‘Crime is down’ say the figures. Define ‘crime’.

Crime is something that happens.

Figures are things that record crime. Figures can be falsified – and often are. Many crimes go unrecorded. Even more go unreported.

BBCNews Channel ran a crime piece tonight that asserted, “Crime is lower in the UK than it has been for thirty years”.

I wonder if there is one person in the UK with a commonsense brain who believes a word of this latest nonsense to emerge from the Ministry of Truth.

Let us take a sample of one – ie, me. I’ve spent three quarters of an hour totting up my own knowledge of crimes over the last two years when the police didn’t bother to turn up (unrecorded), or I didn’t bother to report the crime – knowing that the police wouldn’t turn up (unreported), or the crime was reported but the CPS and/or the police declined to prosecute – on account of being morally and financially bankrupt.

The total for just little old me is seven. That’s 3.5 crimes per year for me. Let’s assume that I’m magnetically prone to crime, and call it 2. There are thirty million adults in the UK. That’s sixty million crimes that didn’t go into the ONS pot – at least.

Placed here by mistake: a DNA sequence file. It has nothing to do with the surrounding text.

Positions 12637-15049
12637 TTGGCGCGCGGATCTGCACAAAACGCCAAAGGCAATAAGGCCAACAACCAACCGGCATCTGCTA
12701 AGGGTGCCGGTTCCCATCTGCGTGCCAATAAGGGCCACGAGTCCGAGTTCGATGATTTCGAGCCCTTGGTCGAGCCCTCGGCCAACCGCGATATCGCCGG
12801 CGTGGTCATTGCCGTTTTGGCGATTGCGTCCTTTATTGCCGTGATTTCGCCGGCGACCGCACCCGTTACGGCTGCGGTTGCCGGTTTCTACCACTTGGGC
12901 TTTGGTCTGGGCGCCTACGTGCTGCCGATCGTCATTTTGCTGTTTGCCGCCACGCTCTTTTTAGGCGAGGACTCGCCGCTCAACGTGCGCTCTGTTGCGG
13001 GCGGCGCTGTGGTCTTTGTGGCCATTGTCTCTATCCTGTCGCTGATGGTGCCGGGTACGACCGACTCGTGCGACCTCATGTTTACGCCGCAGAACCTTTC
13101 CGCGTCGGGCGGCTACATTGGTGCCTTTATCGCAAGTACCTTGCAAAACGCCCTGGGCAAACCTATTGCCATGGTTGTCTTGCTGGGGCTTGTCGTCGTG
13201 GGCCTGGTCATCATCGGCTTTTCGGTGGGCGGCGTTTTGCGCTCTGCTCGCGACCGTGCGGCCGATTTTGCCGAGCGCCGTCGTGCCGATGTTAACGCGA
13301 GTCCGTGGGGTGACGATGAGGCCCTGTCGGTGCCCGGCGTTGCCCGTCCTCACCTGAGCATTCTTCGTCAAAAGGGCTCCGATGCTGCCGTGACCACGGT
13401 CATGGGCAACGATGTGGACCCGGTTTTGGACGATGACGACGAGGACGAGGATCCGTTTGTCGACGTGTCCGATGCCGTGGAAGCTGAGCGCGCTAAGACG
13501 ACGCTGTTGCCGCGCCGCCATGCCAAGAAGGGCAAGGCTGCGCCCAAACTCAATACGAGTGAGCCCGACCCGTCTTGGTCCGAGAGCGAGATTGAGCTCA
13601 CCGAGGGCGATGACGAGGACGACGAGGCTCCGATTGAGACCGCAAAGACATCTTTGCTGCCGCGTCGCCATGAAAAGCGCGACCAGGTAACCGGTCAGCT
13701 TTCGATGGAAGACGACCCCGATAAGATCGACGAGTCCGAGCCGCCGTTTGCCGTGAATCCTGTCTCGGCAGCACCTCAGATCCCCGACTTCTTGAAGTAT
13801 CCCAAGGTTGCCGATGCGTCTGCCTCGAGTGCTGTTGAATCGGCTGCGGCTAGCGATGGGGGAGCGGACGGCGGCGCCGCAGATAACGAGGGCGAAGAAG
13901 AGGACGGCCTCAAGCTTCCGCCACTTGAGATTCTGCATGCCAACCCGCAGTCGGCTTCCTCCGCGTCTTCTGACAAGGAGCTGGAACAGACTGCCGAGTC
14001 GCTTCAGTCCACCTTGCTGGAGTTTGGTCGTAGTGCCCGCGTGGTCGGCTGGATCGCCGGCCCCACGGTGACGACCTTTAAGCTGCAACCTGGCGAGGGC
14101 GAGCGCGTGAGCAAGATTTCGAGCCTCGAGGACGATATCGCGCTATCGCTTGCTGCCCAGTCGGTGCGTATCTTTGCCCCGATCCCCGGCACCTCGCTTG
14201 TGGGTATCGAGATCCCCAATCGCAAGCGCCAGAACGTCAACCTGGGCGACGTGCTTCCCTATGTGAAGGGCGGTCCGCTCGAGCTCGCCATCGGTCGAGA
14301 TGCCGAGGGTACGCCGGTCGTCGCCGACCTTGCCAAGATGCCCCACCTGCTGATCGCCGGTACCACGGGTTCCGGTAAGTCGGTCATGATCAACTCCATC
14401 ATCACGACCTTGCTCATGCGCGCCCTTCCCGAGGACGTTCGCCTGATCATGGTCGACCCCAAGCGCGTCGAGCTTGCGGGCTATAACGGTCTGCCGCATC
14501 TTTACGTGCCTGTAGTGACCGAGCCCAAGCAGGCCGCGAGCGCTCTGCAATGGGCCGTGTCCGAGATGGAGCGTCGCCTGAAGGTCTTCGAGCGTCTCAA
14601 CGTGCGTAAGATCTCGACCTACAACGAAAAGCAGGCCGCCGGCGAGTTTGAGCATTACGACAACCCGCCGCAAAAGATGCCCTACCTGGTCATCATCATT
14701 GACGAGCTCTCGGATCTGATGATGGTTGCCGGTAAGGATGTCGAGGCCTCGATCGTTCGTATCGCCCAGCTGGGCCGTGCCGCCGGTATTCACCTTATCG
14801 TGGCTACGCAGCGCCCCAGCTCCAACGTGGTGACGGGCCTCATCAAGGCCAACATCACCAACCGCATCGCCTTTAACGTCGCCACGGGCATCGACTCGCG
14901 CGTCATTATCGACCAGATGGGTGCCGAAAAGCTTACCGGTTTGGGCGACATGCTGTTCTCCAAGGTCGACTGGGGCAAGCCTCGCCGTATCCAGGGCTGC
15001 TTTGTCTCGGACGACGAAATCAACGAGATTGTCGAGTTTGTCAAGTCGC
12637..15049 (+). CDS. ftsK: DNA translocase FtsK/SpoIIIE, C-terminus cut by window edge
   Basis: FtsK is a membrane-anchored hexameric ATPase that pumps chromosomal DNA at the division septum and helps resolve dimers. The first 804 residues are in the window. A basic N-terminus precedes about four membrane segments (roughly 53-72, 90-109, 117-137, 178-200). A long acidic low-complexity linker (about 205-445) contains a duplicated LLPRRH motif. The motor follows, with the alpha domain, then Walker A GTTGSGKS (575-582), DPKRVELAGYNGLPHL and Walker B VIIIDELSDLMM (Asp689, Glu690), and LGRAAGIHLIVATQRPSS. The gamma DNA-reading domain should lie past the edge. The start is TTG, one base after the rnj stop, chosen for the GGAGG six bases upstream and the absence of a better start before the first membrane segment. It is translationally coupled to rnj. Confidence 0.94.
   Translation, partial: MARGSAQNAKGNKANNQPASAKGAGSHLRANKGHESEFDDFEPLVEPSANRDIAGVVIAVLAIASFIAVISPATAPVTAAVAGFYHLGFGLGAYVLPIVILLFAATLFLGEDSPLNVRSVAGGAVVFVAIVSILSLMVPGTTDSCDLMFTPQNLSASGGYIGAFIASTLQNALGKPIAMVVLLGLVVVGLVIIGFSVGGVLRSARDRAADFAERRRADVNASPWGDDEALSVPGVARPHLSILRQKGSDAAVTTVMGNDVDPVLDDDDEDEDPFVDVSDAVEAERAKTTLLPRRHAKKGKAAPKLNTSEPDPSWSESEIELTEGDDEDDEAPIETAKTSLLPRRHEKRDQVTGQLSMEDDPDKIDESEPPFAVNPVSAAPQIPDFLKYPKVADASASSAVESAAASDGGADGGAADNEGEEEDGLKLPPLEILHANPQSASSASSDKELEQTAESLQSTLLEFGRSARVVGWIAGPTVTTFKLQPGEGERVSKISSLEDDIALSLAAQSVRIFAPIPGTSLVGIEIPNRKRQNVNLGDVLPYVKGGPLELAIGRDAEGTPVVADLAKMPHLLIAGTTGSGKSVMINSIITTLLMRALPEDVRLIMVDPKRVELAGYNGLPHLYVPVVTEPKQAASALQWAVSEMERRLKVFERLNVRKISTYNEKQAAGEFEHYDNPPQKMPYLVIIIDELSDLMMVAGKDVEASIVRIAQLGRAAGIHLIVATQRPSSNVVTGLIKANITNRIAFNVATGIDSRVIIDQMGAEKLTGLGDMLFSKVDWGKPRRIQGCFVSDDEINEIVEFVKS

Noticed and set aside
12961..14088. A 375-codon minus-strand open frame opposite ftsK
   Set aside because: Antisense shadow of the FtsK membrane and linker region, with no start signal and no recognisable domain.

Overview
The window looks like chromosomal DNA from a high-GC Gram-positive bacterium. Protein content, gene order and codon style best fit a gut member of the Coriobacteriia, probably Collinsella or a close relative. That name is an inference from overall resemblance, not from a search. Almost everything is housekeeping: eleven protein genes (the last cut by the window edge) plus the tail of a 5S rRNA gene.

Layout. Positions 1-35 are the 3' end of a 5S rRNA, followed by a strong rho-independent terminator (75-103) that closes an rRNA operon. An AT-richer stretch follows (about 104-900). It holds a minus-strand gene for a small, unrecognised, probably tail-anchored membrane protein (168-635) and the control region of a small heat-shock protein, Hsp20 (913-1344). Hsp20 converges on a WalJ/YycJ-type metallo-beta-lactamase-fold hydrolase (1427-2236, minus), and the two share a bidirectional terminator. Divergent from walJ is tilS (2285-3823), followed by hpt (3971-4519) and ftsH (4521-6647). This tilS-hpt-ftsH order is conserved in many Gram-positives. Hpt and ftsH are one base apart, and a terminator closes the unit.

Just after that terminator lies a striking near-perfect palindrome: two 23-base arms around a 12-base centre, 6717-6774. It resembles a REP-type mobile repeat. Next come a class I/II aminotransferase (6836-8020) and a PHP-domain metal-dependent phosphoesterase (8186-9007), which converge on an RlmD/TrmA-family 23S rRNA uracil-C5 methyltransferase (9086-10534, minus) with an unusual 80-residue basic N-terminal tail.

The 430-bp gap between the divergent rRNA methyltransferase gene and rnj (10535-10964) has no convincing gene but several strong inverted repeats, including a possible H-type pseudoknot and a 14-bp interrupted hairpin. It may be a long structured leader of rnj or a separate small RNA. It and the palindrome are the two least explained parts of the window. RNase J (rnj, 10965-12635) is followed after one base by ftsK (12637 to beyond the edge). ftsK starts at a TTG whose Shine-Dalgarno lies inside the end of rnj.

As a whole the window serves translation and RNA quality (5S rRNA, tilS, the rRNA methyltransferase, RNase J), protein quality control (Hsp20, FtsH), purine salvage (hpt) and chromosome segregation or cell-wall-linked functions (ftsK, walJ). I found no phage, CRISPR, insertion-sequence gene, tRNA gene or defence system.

There’s no point in blaming the ONS, because it is a fiercely independent organisation that deals with the numbers it’s given – and works very hard to ensure that all curved-ball factors are taken into account. The people to blame are those who ‘compile’ the numbers.

The national press has caught seven different police authorities fiddling the numbers over the last decade. Watching Blair, Balls, Hoon, Smith, Hewitt, Johnson, Brown and Mandelson in action since 1997, does anyone seriously think that fiddling the raw data is beneath them?

They are all serial liars and casual dissemblers. Sad it may be, but in 2010 Britain, there is only one assumption upon which to proceed: do not believe anything emanating from an official source.